Duke University professor warns students of ‘consequences’ for speaking Chinese
Screenshots of the group email, sent to grad students in the Department of Medicine, made the rounds on social media on Saturday.
One professor from Duke University sent out an email asking Chinese students not to speak Chinese in school building. pic.twitter.com/6xGkIeScJo— Hua Sirui 华思睿 (@siruihua) January 26, 2019
The director of the biostatistic graduate program, Dr. Megan Neely, wrote that two faculty members had told her about a group of Chinese students who were speaking Chinese “VERY LOUDLY” in study and lounge areas on campus.
The faculty members, Neely explained, took note of the students’ names, “so they could remember them if the students ever interviewed for an internship or asked to work with them for a master’s project.” Presumably, the faculty members would shoot down their applications.
“PLEASE PLEASE PLEASE keep these unintended consequences in mind when you choose to speak in Chinese in the building,” Neely warned, telling the offending students to “commit to using English 100% of the time.”
Neely’s approach found little sympathy on campus as more than 1,000 students signed a petition calling for an investigation into the incident, according to Duke University’s student newspaper.Also on rt.com Nobel Prize-winning DNA pioneer stripped of titles for insisting IQ depends on race & genes
Accusations of racism flowed on Twitter, many from Chinese users.
“Students are free to speak whatever language they want in their down time,” one person wrote. “This is discriminatory and utterly shameful.”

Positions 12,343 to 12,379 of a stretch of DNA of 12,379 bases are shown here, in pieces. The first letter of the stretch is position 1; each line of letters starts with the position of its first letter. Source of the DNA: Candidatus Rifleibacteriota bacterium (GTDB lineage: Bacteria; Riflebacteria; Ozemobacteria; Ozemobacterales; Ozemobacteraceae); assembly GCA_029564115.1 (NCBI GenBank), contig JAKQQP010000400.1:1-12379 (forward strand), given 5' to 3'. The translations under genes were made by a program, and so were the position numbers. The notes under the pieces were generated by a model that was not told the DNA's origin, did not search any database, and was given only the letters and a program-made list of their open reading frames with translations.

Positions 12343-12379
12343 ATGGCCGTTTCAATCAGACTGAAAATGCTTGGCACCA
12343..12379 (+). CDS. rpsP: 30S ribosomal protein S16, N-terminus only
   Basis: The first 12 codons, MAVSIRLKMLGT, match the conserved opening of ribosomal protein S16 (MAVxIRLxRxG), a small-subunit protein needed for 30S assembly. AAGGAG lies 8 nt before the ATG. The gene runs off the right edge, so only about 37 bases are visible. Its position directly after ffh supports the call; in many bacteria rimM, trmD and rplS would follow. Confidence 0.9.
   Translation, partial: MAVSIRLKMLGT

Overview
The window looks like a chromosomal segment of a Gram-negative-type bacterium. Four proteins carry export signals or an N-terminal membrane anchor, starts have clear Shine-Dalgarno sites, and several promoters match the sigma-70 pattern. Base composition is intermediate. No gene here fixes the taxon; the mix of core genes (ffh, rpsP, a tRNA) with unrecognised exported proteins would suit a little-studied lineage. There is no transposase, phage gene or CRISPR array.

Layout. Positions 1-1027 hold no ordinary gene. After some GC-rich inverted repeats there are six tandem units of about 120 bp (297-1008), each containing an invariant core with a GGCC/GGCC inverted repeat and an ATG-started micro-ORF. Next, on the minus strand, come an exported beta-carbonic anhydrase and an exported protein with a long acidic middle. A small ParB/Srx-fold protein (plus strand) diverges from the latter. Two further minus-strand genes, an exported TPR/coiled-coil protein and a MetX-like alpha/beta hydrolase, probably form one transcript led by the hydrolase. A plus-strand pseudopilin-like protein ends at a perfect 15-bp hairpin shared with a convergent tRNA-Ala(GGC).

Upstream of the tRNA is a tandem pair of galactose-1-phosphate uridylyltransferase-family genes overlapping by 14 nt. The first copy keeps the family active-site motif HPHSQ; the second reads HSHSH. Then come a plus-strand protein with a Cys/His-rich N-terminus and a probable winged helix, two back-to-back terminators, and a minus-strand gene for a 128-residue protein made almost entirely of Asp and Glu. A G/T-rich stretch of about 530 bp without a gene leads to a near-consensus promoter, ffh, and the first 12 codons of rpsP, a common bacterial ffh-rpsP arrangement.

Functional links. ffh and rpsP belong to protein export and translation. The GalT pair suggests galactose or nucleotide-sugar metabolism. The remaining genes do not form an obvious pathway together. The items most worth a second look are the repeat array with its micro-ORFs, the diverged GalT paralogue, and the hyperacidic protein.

Since Chinese students are not allowed to speak Chinese at Duke university, please do not use pictures of Chinese students or students from other Asian countries!Then in the future, all foreign students can choose: the university of southern California, MIT.— Lingzhi8224 (@SCNU_2016) January 27, 2019
My two years at @DukeKunshan@DukeGHI has allowed me to grow exponentially as a global health researcher. Therefore it is extremely disappointing to see my fellow Chinese students at the Duke Master of Biostatistics not being afforded a similar positive learning experience (1/5) https://t.co/4pI6dkcRfL— Shuai Shao (@shuaisshao) January 27, 2019
Duke University needs to make clear that this is not and will never be university policy. Students are free to speak whatever language they want in their down time. This is discriminatory and utterly shameful. https://t.co/Sf9vNnI33U— B. Allen-Ebrahimian (@BethanyAllenEbr) January 26, 2019
She is horrible & this is disgraceful. I had Chinese students in my Spanish classes & they were incredibly hardworking. In my new career, the wonderful teachers who shared their culture & medicine with me are extraordinarily hardworking. How sad that at Duke this occurs! #Shame— Paula Bruno, PhD, LAc (@2HeartsWellness) January 27, 2019
By Saturday evening, Neely was asked to step down, and Mary E. Klotman, Dean of the Duke University School of Medicine, apologized to the offended students.
While Neely’s email passed on the concerns of other faculty members, the professor herself issued a similar warning before. In 2018, she told students that while she doesn’t like “being the language police,” students who speak in Chinese might give teaching staff the impression that “you are not trying to improve your English skills and that you are not taking this opportunity seriously.”
Talking loudly in study areas, she also said, “is just plain rude.”
The last time I checked, U.S. doesn’t have an official language.— Hua Sirui 华思睿 (@siruihua) January 26, 2019
Outrage is common currency on university campuses, but this particular case could hurt Duke financially. Chinese students make up the largest group of international students with 1,324 on campus in 2017, and the university opened a campus in Kunshan, China last fall. As of Sunday, the hashtag ‘Duke University bans speaking Chinese’ was read almost seven million times on Chinese social network Weibo, the South China Morning Post reported.
With international grad students paying $32,000 per semester in tuition and fees alone, the loss of these students would hit Duke’s pockets hard.
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